A recent double blind RCT15 over 6 weeks did not support the efficacy of MD rehabilitation. There was unequal patient distribution in the two groups, a high patient attrition rate and a more disabled control group, creating bias. Patients were not assessed prior to admission, so the indication for rehabilitation was not always clear. In addition, patients had higher EDSS scores (median 6.5 (range 0–8)) and received less therapy time (45 min daily) compared with our study and other reports.6 29 In our study, the patient attrition rate was low, both groups had comparable baseline characteristics and adequate cognition. Less severe cognitive impairment in pwMS has been associated with improved goal setting and rehabilitation outcomes.31 32 The responsiveness of our patient population to rehabilitation suggests the current triage process is effective in selecting those most likely to benefit from this resource intensive intervention. The additional benefit of incidental therapy (data not shown) is difficult to determine but the rates in both groups were comparable to those reported by Storr and colleagues.15 The significant difference in rates of deterioration between the intervention and control groups over 12 months supports the work of Freeman and colleagues.6 In addition to functional improvements, additional attention and environmental modification for the treatment group may have been a contributing factor to these differences.

Despite recent reports33 the MSIS-29 did not show changes in emotional well being and QoL. This may be due to “response shift phenomenon”34 where the pwMS may reassess their perceived limitations of daily living and reset goals and consider the impact of their MS less marked than they thought previously.33 These “response shifts” can occur because of differences among people or changes within people regarding internal standards, values or conceptualisation of QoL.

The GHQ is generic and may fail to discriminate important domains of QoL for pwMS. We previously reported under utilisation of health services, especially rehabilitation, unmet needs and a lower QoL in pwMS compared with healthy Australian subjects.16 Other studies report a lower QoL for pwMS with a longer disease duration,35 36 with secondary progressive MS37 and those with cognitive dysfunction.38 Over 50% of patients in this study had secondary progressive MS and had adequate cognition. The relatively long period before reassessment may have missed earlier positive effects on QoL that were not sustained. Furthermore, important changes related to community reintegration may not have been adequately detected. Comparison of rehabilitation outcomes for “participation” may now be possible with recent developments in ICF MS Core set.39 This comprises ICF categories that are relevant to most pwMS and can guide MD assessments, record the effect of intervention and allow comparison with other studies.

Meaningful comparisons with previous studies are limited by methodological issues, including differences in patient populations, study designs, the “black box” of complex intervention and different outcome measures. The outcomes achieved were at one centre in Victoria, Australia, and further studies are needed to confirm their generalisability. Although the changes in FIM scores for both groups were small, they were clinically relevant. The FIM scores of individuals with disability correlate highly with hours of care required.40 This was beyond the scope of the current study.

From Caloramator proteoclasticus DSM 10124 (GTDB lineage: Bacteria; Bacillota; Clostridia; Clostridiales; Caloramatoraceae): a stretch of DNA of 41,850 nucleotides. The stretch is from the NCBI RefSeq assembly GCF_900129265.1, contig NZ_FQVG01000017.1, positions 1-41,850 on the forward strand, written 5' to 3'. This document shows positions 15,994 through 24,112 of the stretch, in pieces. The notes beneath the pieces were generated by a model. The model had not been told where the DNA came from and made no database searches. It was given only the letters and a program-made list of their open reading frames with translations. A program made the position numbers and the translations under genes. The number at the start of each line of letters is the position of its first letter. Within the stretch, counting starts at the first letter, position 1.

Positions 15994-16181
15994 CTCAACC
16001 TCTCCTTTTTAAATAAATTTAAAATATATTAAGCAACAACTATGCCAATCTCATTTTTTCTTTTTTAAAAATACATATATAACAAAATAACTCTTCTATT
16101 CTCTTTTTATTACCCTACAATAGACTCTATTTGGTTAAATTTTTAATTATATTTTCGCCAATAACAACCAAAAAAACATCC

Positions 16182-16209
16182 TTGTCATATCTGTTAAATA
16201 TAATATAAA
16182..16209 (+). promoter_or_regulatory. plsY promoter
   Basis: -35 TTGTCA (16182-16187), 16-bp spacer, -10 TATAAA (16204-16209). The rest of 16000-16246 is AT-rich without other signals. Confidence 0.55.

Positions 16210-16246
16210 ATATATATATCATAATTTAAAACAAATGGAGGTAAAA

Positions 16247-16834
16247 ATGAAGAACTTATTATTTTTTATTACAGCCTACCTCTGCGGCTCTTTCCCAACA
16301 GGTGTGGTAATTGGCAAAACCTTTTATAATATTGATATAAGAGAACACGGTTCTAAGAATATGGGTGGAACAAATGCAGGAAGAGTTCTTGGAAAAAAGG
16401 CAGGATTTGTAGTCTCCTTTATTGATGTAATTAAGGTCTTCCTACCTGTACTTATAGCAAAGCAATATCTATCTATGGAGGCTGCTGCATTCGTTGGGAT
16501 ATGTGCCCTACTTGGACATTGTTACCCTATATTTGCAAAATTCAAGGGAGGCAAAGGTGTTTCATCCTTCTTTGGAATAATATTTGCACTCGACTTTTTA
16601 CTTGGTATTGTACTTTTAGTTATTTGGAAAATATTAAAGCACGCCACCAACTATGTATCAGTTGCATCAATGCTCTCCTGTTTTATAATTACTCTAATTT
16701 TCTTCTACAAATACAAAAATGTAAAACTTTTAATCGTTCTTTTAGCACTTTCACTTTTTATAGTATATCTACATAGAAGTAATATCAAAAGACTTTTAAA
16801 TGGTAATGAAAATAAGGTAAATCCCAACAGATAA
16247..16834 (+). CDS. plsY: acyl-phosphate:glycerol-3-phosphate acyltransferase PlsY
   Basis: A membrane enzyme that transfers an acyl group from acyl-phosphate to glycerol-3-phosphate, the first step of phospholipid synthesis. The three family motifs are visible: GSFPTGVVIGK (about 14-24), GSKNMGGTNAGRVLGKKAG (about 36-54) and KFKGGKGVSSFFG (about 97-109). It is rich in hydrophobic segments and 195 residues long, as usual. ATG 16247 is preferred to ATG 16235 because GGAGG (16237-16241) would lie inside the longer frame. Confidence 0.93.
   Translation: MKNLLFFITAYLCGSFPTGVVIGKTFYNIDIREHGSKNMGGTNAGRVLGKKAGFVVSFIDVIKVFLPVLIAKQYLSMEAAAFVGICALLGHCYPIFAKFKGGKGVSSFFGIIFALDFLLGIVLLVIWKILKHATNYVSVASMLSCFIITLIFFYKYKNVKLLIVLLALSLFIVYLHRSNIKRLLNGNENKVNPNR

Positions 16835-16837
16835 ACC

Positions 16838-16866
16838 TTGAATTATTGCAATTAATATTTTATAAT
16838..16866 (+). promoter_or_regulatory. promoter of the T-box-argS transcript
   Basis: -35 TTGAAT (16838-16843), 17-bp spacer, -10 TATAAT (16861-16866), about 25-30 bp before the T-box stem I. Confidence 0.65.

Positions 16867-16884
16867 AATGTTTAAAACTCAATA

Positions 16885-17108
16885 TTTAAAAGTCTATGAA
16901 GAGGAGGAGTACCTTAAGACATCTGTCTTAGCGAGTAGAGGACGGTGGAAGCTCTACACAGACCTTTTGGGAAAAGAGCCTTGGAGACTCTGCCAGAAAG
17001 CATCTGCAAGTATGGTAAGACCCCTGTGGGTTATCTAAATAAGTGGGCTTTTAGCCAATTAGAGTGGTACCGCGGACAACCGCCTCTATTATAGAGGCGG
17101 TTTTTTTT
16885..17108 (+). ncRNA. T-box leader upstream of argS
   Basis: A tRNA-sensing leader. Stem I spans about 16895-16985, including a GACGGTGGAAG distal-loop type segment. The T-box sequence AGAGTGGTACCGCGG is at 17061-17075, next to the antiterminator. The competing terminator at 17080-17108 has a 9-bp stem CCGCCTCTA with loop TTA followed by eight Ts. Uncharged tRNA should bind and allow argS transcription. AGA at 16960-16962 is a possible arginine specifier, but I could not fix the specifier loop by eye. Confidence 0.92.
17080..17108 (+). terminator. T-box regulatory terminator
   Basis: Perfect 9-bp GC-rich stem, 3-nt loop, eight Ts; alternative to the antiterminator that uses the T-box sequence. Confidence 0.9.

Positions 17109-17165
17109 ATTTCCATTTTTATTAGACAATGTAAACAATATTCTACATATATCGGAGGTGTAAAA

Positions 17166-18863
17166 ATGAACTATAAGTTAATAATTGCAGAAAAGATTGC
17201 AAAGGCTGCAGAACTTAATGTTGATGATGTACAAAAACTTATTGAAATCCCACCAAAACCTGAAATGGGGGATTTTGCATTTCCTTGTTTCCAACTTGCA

The issues of design in such MD health service interventions are complex. The “real life” clinical setting in this instance had its own set of challenges (operational issues relating to slot availability within the health service, appropriate staffing levels for timely intervention). Waitlist control groups have been criticised as patients know they are waiting and may be “disgruntled” with this treatment. However, as our patients were unaware of the “fast tracked” treated group, this would have mitigated this potentially negative effect.

To reduce a major source of bias, the treating therapists and assessors were blinded. The treating therapists provided treatment to patients but were unaware of the study. The assessors had no links with the rehabilitation or acute hospital team, and had no contact with one another or access to the initial scores. The time interval between the two assessments was adequate (12 months) to reduce the likelihood of spontaneous recovery or short term gains following the rehabilitation programme. While a comprehensive approach to outcome measurement was undertaken, we may have missed other important outcomes, such as impact on carers and families.

In conclusion, this stratified, randomised waitlist controlled study over 12 months supports individualised MD rehabilitation programmes in reducing disability in pwMS compared with no intervention. The impact of response shift phenomenon on QoL needs further exploration. More information about defining and characterising the components of “the black box” of clinical practice in rehabilitation now needed using multicentre trials.


We are grateful to the patients with MS and their families who participated in this study. We would like to thank T McPhail, K Vezzoso, M Tanner (randomisation, concealed allocation, recruitment and consent), L Spooner, C Paros, L Oskari (for patient interviews and assessments), T McPhail and Jason Pallant (data entry), L McGregor (for statistical advice) and the rehabilitation treating team RPC RMH, Professor L Turner Stokes and T Hale for advice in planning this study and W Briggs for assistance with preparation of this manuscript.


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  • Competing interests: None.

  • Ethics approval: The study was approved by the research committee of the Royal Melbourne Hospital, Victoria, Australia.